Objective We evaluated whether the biological activity of the surface of titanium, when stored in an aqueous solution, in low vacuum, and under ambient conditions after ultraviolet light (UV) treatment is comparable to that of the surface immediately after UV treatment for 15 min and that after dielectric barrier discharge (DBD) plasma treatment for 15 min. Methods Grade IV titanium discs with machined surfaces were irradiated with UV and their surface properties were evaluated immediately and after storage for 28 days in distilled H2O (dH2O), a vacuum desiccator (31.325 kPa), and a sealed container under air. Their surface characteristics were evaluated by atomic force microscopy, X-ray diffraction, contact angle analysis, and X-ray photoelectron spectroscopy. Biological activities were determined by analyzing the albumin adsorption, MC3T3-E1 cell adhesion, and cytoskeleton development. Results Hydrophilicity of titanium surfaces stored in dH2O was comparable to that immediately after UV treatment and higher than that immediately after DBD plasma treatment (P < 0.001). Storage in dH2O and in low vacuum immediately after UV treatment prevented hydrocarbon contamination and maintained elevated amounts of titanium and oxygen. After 28 days, protein adsorption, cellular adhesion, and cytoskeletal development of MC3T3-E1 cells on the titanium surfaces stored in dH2O were significantly enhanced compared to those stored in low vacuum and under ambient conditions while being comparable to those immediately after UV and DBD plasma treatments. Significance UV treatment of the titanium implants followed by wet storage is useful for maintaining enhanced biological activity and overcoming biological aging during shelf storage.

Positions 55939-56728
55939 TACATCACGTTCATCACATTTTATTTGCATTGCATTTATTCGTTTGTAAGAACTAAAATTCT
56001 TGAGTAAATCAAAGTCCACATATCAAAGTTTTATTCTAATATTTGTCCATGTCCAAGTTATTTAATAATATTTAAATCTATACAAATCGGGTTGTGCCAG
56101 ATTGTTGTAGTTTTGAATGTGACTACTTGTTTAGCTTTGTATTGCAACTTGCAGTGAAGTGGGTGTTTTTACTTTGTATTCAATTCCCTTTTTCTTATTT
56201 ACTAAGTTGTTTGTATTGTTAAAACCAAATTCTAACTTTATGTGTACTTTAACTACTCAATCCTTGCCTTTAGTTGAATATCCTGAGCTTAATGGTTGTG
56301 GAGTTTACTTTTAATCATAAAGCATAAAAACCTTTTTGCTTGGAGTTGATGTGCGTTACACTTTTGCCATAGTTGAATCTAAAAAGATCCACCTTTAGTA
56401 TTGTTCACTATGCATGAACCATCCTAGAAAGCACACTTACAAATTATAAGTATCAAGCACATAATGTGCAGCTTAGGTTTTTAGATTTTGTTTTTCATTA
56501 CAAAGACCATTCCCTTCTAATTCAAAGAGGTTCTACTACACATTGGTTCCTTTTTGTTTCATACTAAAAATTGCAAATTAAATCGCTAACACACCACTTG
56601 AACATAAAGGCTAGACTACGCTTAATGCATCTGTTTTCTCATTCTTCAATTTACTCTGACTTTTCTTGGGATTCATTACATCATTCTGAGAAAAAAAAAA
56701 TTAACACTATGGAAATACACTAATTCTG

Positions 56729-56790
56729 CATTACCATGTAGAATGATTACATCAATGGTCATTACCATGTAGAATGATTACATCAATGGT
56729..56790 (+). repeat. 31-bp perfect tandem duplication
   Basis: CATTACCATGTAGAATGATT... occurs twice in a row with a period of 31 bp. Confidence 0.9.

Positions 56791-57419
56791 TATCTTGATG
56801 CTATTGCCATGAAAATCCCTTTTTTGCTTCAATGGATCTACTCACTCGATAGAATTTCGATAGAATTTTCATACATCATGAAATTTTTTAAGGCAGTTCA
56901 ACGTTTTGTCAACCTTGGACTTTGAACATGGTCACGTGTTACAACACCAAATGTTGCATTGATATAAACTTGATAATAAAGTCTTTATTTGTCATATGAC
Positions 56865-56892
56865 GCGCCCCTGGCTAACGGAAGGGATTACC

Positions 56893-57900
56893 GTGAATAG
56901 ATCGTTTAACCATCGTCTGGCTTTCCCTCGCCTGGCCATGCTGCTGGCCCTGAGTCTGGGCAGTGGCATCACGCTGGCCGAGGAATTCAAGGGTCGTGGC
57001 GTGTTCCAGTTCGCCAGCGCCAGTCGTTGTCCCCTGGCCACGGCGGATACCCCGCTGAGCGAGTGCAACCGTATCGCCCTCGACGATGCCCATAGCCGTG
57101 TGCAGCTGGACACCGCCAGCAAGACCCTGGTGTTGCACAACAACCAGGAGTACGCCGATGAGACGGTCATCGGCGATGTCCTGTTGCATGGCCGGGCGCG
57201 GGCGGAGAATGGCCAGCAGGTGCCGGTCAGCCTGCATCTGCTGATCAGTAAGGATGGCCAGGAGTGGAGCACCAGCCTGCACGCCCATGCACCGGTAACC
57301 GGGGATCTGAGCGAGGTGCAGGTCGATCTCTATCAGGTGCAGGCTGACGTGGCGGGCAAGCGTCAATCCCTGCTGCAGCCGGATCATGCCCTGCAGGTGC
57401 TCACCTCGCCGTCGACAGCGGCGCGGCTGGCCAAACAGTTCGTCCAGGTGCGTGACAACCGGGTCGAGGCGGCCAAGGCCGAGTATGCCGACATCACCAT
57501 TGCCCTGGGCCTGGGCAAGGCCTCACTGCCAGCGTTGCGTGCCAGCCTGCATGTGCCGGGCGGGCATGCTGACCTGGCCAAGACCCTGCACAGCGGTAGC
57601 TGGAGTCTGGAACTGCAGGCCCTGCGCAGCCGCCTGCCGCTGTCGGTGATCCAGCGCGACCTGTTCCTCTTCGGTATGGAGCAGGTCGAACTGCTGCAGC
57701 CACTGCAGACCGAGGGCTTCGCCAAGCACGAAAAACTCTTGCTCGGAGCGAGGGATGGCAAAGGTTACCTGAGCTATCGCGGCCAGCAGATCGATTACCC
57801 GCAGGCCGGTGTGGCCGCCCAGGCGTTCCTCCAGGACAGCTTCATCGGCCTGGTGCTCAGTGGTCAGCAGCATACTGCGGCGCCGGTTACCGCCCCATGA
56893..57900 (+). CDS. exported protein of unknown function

Bibliographical notePublisher Copyright:
© 2017 The Academy of Dental Materials
All Science Journal Classification (ASJC) codes
- Materials Science(all)
- Mechanics of Materials